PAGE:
How I built TailGraph: a free API to generate OG images for Twitter and Facebook using TailwindCSS

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Hey folks! These past few days I've been working on this idea I had while creating yet another automatic OG image generation for a Laravel website.

The basic idea my customers wanted is that, whenever a link from their website is shared online, the OG image should display information about the link (i.e. the blog post title). Of course, this image must be branded with its own colors and logo.

The idea

As of today, I was using PHP code to generate the images, but this approach had a problem: if the text was too large it would not break into a new line. And I started thinking: "how can I make it in such a way that it would adapt to any kind of text?". Then, I thought about Puppeteer: I could launch a Chrome instance in an API to generate this picture and, in order to make it super customizable, use TailwindCSS to do it!

Hands-on

The decision was already made. I would create this Lambda function that would generate a new image based on a few parameters to set up the background, texts, colors...

I started a small node project in my local environment, installed puppeteer and tailwindcss, and started coding.

First step: customization

Which parameters would be customizable using this application? Well, I should be able to change the background (and even use an image), the company logo, a title, a small text, and an optional footer. I came up with this configuration:

const defaultProperties = {
        baseFontSize: 32,
        fontFamily: undefined,
        logoUrl: undefined,
        logoTailwind: 'h-16 w-16',
        bgUrl: undefined,
        bgTailwind: 'bg-gray-800',
        title: undefined,
        titleSize: '4xl',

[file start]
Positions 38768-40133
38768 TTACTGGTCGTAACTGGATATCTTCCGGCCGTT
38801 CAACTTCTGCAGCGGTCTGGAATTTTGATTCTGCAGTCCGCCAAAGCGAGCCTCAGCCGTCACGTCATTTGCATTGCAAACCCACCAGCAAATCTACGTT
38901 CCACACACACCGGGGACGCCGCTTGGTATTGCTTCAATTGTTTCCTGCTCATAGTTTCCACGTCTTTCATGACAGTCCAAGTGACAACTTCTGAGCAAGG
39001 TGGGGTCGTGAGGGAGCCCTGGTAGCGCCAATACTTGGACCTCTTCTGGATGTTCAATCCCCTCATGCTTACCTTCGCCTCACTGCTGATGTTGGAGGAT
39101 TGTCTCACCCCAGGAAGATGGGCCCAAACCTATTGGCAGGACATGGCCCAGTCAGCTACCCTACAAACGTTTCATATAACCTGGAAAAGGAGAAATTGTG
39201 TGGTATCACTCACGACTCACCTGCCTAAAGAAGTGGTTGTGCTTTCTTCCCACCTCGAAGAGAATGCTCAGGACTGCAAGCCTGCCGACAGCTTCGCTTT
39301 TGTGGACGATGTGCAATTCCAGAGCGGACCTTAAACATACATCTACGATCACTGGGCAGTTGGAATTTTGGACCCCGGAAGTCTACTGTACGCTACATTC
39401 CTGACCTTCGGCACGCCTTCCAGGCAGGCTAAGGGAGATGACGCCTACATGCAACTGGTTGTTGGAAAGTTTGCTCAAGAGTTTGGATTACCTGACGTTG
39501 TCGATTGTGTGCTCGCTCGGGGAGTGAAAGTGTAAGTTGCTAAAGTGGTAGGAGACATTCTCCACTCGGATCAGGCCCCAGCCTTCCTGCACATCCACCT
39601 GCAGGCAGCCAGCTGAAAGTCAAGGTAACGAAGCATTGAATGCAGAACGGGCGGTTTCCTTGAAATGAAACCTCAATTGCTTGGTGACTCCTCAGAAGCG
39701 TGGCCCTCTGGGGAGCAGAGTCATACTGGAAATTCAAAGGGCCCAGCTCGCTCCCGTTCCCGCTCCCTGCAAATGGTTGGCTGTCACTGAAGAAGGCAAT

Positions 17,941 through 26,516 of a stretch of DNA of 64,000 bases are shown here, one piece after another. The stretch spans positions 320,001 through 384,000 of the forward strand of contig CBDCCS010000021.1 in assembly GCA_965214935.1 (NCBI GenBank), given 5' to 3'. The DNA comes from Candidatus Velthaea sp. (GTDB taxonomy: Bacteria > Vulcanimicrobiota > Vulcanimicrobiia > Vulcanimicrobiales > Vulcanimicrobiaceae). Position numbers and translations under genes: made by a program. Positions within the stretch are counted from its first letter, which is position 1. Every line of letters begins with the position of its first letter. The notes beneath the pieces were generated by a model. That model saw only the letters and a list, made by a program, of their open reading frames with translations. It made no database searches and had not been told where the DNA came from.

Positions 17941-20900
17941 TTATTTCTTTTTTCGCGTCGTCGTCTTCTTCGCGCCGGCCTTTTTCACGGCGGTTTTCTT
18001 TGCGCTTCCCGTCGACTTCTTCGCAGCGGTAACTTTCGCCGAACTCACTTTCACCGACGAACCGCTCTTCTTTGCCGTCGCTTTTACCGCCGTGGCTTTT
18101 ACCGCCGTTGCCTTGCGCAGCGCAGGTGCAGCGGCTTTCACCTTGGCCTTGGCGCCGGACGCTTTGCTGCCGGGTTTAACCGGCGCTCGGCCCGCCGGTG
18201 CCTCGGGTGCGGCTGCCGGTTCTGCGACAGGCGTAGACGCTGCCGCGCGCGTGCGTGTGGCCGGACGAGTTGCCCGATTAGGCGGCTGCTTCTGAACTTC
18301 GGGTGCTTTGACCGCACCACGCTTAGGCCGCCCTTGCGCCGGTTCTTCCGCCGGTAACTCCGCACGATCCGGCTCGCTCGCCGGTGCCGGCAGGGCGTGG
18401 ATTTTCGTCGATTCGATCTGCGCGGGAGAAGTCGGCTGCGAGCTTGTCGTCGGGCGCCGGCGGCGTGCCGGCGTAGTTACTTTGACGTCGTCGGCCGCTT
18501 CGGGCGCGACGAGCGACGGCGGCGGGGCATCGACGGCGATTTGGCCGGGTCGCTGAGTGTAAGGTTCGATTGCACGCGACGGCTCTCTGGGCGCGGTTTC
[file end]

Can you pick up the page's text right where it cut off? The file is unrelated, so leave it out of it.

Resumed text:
titleFontFamily: undefined,
        titleTailwind: 'text-gray-50',
        text: undefined,
        textSize: 'xl',
        textFontFamily: undefined,
        textTailwind: 'text-gray-100',
        overlay: false,
        overlayImage: undefined,
        overlayTailwind: 'bg-black bg-opacity-50',
        footer: undefined,
        footerTailwind: 'text-center text-sm text-gray-200',
        containerTailwind: undefined
}

Second step: The template

I created a super-basic HTML template, but it's highly customizable thanks to the power of TailwindCSS. I decided to use ejs to compile the templates, introducing the previous variables:

<html lang="xyz" class="h-full">
<head>
    <meta charset="UTF-8">
    <meta http-equiv="X-UA-Compatible" content="IE=edge">
    <meta name="viewport" content="width=device-width, initial-scale=1.0">
    <title>OG Generator</title>
    <link href="https://unpkg.com/tailwindcss@^2/dist/tailwind.min.css" rel="stylesheet">
</head>
<body class="h-full">
    <div class="w-og h-og text-center flex justify-center items-center relative bg-color">
        <div class="absolute left-0 top-0 w-full h-full"></div>
        <div class="relative">
            <img src="" alt="" class="block object-contain object-center">
            <h1>This would be the title</h1>
            <p>This would be the secondary text.</p>
        </div>
        <p class="block absolute bottom-0 left-0 w-full p-2">mywebsite.com</p>
    </div>
</body>
</html>

Once the template was done, it was just a matter of using ejs to pass the parameters into the view to compile it.

Final step: Generating the image

After the template was done, and the parameters configured, it was just a matter of using puppeteer to generate the final image:

const puppeteer = require('puppeteer')
const ejs = require('ejs')
const fs = require('fs')

const renderTemplate = (name, data) => {
    return new Promise((resolve, reject) => {
        ejs.renderFile(name, data, (err, str) => {
            if (err) {
                return reject(err)
            }

            resolve(str)
        })
    })
}

const templateHtml = await renderTemplate(template, { data })
const browser = await puppeteer.launch({
    defaultViewport: {
        width: 2400,
        height: 1260
    }
})

const page = await browser.newPage()
await page.setContent(templateHtml)
await page.screenshot({
    path: 'output.jpg',
    quality: 100
})
await browser.close()

After this step, the image was already generated on my local computer! All I had to do is to configure an AWS Lambda endpoint to generate it and... voilá!

TailGraph

After this small tutorial, I just wanted to link to the final version of the solution. It's deployed using Vercel and it's built with a live-editor to rapidly generate your template :-)

Go to TailGraph website

See the website on GitHub

Hope you like it 🤩

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